# Calories burned walking...just so I can bury it for myself

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• Posts: 229 Member
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Walking at 3.5-4mph is fairly low intensity, so a higher proportion of the gross calories burned are from merely being alive. If you are looking for the *net* calories burned you get something like the formula mentioned above. These are the additional calories that you would not already be burning by just existing. If you use gross calories you end up overestimating--this is one of the reasons many people eat back less than 100% of their MFP exercise calories (or start asking questions about plateauing even though they have upped their exercise).
• Posts: 3,982 Member
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It takes me 30 minutes to walk 2 miles on an incline. Based on the calculation above (weight x .3 x distance) I am only burning 103.8 calories in 30 minutes? Yikes. I always thought I was burning double that, 100 calories per mile.
That calculation assumes no net change in elevation and no severe inclines. If you are on a treadmill on an incline, or hiking technical trails, it will not hold.
• Posts: 297 Member
edited September 2016
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Try this calculator. It uses the corrected METs values for walking and also shows what you burned by doing the actual exercise (ie net calorie burn) vs gross burn.

http://scoobysworkshop.com/calories-burned/
• Posts: 24,953 Member
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I just go with 200 cal/hour and I walk approx. 5 km/hour so that's approx. 100 cal/2.5 km, or in old money, 100 cal/1.5 miles.
• Posts: 24,953 Member
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Bodyweight in lbs x 0.3 x distance

So for my morning walks, I am 240 right now and I walk .75 mile every morning so that's 54 calories?

1.2 km ... yeah, 54 calories sounds about right.

• Posts: 24,953 Member
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It takes me 30 minutes to walk 2 miles on an incline. Based on the calculation above (weight x .3 x distance) I am only burning 103.8 calories in 30 minutes? Yikes. I always thought I was burning double that, 100 calories per mile.

And again, yes, 100 cal/30 min sounds about right.

• Posts: 9,443 Member
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Guys, don't forget that walking is a very simple exercise for your body. One foot never leaves the ground, and the amount of muscles involved is fairly limited even if you walk faster. If you run you propel yourself up in the air against gravity. Both feet are off the ground at the same time and much more muscles are involved. I think the equation for running is 0.67* weight in lbs* distance.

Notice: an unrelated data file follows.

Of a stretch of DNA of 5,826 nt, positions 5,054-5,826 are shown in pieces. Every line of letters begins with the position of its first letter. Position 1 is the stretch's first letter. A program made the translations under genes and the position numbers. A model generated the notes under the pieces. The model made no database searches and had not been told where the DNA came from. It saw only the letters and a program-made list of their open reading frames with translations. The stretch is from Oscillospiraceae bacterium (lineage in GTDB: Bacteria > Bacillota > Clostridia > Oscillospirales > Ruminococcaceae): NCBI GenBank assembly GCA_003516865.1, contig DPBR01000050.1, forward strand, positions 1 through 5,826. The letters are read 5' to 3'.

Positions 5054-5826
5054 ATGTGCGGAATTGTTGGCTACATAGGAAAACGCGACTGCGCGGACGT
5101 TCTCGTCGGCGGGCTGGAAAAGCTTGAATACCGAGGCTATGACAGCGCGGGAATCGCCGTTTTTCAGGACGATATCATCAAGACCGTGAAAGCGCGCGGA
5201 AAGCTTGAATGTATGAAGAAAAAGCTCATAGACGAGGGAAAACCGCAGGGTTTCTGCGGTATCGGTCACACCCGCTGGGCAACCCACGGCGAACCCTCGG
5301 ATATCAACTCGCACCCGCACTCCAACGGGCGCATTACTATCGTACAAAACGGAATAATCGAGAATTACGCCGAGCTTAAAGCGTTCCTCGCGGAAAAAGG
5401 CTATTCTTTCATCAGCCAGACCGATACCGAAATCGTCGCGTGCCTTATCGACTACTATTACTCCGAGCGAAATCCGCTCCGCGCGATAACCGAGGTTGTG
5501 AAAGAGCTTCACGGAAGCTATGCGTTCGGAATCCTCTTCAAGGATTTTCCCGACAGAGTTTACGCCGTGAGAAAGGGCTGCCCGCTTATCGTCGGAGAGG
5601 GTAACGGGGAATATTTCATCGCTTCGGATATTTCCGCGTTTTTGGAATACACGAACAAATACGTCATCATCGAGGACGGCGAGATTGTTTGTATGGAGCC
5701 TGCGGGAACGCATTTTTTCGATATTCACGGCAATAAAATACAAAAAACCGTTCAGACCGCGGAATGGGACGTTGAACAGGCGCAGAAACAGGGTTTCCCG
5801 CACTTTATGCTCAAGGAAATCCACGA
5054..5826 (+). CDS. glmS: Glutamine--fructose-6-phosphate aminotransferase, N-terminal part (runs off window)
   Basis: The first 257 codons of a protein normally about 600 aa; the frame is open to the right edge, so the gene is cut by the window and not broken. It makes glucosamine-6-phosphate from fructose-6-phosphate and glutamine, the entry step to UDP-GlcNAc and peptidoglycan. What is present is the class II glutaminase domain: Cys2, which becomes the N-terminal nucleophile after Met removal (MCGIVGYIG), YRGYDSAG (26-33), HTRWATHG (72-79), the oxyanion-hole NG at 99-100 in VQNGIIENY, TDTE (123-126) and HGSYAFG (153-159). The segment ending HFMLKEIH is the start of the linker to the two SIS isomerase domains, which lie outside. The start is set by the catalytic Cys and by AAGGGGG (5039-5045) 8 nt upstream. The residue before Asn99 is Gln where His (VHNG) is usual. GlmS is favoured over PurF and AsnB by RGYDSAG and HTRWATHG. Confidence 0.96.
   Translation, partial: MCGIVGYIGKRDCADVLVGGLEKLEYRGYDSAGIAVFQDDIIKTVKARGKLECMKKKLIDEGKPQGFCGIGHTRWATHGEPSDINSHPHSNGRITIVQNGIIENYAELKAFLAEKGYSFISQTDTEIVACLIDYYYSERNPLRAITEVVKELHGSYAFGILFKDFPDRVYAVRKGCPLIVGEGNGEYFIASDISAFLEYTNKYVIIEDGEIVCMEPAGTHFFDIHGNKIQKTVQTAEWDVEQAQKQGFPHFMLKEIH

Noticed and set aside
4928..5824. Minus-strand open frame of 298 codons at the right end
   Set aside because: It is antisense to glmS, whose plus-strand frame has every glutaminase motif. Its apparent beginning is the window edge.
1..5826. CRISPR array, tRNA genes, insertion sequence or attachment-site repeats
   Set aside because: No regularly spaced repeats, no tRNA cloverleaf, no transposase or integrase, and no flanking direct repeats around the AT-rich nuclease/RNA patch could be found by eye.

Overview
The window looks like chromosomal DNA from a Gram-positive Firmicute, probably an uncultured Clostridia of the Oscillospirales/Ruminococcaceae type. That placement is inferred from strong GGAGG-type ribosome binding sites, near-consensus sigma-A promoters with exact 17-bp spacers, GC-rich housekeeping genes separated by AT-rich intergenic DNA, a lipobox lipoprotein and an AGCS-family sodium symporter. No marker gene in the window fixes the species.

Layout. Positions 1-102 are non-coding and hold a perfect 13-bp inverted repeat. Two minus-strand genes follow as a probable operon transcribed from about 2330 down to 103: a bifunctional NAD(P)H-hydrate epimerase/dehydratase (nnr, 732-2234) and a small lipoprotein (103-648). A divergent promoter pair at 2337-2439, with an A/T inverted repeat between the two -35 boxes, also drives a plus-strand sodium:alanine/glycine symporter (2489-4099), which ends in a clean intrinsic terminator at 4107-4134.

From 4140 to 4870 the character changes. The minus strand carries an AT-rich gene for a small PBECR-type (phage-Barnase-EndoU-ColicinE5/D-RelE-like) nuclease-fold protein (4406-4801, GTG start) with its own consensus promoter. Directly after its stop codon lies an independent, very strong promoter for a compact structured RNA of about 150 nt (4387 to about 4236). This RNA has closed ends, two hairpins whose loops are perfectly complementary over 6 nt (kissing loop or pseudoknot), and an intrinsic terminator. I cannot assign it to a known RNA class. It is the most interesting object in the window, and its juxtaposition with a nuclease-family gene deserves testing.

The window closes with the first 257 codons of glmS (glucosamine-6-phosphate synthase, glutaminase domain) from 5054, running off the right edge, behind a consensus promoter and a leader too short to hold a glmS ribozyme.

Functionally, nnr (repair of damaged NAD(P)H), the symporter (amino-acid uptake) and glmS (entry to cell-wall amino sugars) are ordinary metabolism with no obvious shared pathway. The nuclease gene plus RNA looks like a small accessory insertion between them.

There are a couple of papers that show that speed does play a role, but it's extremely tiny and not necessary to take into account for everyday running or walking activities. These two equations are perfect. Of course things would look a bit different if you moved yourself up an incline (it probably levels out if you move down again, thus again: not important), or if you walk against a storm unless you walk with the storm back home again.
• Posts: 16,049 Member
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• Posts: 159 Member
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one generalisation i read was you burn the same number of calories as your weight in kilos per kilometer (a 50kg person will lose 50 cal/km). No idea about the accuracy though.
• Posts: 7,866 Member
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Looks to be about 30% over from my perspective.
• Posts: 9,443 Member
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Looks to be about 30% over from my perspective.

I agree. It might be gross calories though.
• Posts: 10,330 Member
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You would be burning 80 calories net per mile or 108 gross. I find this calculator to be pretty accurate.

http://www.exrx.net/Calculators/WalkRunMETs.html
• Posts: 127 Member
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For 12 miles in a day I just put down 700 calories burned. Makes it simple for me. I don't eat them back. When I do it is 4 or 500 of them. I am 205 lbs now. Walking has been a Godsend to me this past year. The physical part is one thing but the real kicker was the glue it removed from my brain in processing, emotion, energy. I think that is the most important.

Thanks again for the help.

• Posts: 9,248 Member
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If you want something that's semi accurate you'll need to wear a HR strap and use a good app of some sort paired with it. Everyone is different, nobody is going to fit into a standard formula.

I wouldn't trust half of the HRMs out there to come even close and we're not all that different......it's physics; mass x distance (the variability of individual metabolic rates - save those with a serious metabolic disorder - is less consequential than you'd think. we all want to be special flowers but the truth is that we're remarkably homogeneous)

• Posts: 9,248 Member
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